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Funding cuts will intensify GP waiting room dramas

I visited a client last Friday, and realised that I have been looking after this practice and the same bookkeeper since 1988. I remember this clearly as my daughter had just been born, and the practice adopted her name as their password to their bookkeeping program! I would like to think that good service and personal care is largely responsible for them continuing as our clients - we do try.

That having been said, without mentioning names, I have encountered problems with my phone, a broken dishwasher and a missed delivery from a department store, all of which have ended up in a very unhappy exchange with customer care, whose function it seems to me is to anything other than resolve the problem. Take my advice, start at the Chief Executive and work down. It works.

Given this theme, I found myself in the waiting room of a GP practice last week. I was there to chat about the accounts, and the partners were running late so I sat in the waiting room. The tension was almost unbearable. There were all these patients waiting to be called, and as the display chimed and the words "patient xxx to room 4" the remaining patients muttered, swore and took it in turns to complain to the beleaguered receptionists.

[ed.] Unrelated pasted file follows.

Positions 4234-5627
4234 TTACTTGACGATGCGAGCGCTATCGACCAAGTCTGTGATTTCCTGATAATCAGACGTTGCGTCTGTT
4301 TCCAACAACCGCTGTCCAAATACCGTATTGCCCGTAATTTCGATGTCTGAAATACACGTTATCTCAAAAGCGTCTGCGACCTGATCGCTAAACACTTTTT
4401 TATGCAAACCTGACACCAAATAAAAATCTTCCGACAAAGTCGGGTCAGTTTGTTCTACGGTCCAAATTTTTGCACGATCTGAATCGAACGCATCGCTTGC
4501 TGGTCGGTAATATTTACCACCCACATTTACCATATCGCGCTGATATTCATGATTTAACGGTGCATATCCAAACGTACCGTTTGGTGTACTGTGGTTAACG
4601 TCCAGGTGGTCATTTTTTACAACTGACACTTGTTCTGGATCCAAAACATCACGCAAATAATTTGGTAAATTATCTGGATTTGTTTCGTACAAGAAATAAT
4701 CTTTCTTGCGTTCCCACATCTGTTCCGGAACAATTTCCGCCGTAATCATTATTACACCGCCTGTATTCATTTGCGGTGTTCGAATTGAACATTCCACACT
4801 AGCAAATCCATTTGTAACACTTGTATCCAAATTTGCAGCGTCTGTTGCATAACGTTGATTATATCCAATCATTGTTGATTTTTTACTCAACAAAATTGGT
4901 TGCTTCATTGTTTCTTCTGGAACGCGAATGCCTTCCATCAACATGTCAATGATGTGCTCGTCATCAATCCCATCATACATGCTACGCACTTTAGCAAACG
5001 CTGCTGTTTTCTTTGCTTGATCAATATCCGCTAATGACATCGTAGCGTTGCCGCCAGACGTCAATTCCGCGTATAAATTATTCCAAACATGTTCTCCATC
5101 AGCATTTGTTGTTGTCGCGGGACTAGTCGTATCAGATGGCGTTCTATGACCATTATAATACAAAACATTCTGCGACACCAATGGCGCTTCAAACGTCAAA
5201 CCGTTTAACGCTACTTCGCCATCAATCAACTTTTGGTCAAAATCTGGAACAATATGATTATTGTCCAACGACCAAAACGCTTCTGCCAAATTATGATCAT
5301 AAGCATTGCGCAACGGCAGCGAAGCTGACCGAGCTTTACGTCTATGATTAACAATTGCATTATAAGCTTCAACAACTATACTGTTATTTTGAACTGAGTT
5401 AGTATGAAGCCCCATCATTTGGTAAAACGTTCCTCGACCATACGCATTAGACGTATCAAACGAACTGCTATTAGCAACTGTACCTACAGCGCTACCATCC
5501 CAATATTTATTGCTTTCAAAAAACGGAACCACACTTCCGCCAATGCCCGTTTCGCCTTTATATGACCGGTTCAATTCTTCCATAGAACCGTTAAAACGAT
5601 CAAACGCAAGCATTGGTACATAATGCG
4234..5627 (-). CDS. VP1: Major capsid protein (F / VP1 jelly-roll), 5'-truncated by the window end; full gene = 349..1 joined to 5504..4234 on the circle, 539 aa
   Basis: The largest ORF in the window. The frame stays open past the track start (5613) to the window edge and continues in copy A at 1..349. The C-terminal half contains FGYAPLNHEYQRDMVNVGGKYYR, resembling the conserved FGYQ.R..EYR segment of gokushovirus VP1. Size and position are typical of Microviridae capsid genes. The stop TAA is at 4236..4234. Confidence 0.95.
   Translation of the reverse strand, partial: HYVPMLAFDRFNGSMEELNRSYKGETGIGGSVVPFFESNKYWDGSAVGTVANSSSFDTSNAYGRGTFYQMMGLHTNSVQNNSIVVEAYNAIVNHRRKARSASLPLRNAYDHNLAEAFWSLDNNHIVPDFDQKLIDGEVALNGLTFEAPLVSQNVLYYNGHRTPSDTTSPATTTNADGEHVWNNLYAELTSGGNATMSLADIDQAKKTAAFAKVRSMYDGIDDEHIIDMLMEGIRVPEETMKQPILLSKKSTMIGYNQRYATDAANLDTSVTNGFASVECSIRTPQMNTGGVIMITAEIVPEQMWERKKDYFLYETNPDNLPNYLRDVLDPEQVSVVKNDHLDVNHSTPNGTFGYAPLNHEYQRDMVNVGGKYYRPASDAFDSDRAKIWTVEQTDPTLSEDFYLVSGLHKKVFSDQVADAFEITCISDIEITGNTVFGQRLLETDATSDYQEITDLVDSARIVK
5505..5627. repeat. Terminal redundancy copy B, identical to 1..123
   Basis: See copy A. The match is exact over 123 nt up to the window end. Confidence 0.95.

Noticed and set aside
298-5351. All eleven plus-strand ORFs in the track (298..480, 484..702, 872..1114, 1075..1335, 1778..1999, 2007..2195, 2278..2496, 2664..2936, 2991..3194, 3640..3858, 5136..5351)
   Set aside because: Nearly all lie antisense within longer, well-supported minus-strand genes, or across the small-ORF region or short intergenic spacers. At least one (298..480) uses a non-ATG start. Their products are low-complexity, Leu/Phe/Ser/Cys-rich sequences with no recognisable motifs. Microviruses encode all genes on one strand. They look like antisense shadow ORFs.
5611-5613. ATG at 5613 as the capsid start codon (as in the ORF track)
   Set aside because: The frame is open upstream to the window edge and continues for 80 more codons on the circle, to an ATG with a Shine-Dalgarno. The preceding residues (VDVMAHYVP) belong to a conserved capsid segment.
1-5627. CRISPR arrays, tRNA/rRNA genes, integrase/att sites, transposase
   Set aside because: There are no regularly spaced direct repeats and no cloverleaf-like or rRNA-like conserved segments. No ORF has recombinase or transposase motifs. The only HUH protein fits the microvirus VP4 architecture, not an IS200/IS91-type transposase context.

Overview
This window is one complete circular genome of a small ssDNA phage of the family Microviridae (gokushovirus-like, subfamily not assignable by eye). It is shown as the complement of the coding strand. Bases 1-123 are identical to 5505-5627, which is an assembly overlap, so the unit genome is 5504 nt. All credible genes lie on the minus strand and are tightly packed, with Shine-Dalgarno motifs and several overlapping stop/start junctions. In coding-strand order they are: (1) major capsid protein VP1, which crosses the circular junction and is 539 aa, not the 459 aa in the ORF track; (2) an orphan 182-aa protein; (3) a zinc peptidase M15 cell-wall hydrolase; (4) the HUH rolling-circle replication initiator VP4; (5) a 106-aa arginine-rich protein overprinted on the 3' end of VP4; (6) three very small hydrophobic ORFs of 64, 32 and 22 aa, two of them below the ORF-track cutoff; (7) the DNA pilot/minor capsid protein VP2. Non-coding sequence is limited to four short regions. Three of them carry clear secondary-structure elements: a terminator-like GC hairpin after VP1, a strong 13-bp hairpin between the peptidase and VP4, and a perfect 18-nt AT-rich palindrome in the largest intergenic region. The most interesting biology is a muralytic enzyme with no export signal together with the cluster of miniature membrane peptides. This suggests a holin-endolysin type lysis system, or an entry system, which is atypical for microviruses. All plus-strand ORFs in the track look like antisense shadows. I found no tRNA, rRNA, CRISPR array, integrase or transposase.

How can you match the inexhaustible demands of patients with finite resources in the GP surgery? In many cases the problems are made worse by resources being cut to GP surgeries, list cleaning being the major factor. In fact, I was told many years ago by a man that knows, that primary care was funded by 110% of the population as the powers that be realise that GPs will be treating more patients than are on their list. What's the betting that less than 100% of the population are now funded. Where the cuts in resources are excessive, the practice has to decide whether to bear the cost themselves or reduce the level of service. In many cases it is a mixture of the two, and the waiting room drama's will only intensify.

I had to laugh this morning. As readers of my blog will know I have expressed my doubts about the wisdom of striking over pensions. Walking to a client in Camden today I ran into a demonstration by traffic wardens demanding a pay rise. Not many hoots of support.

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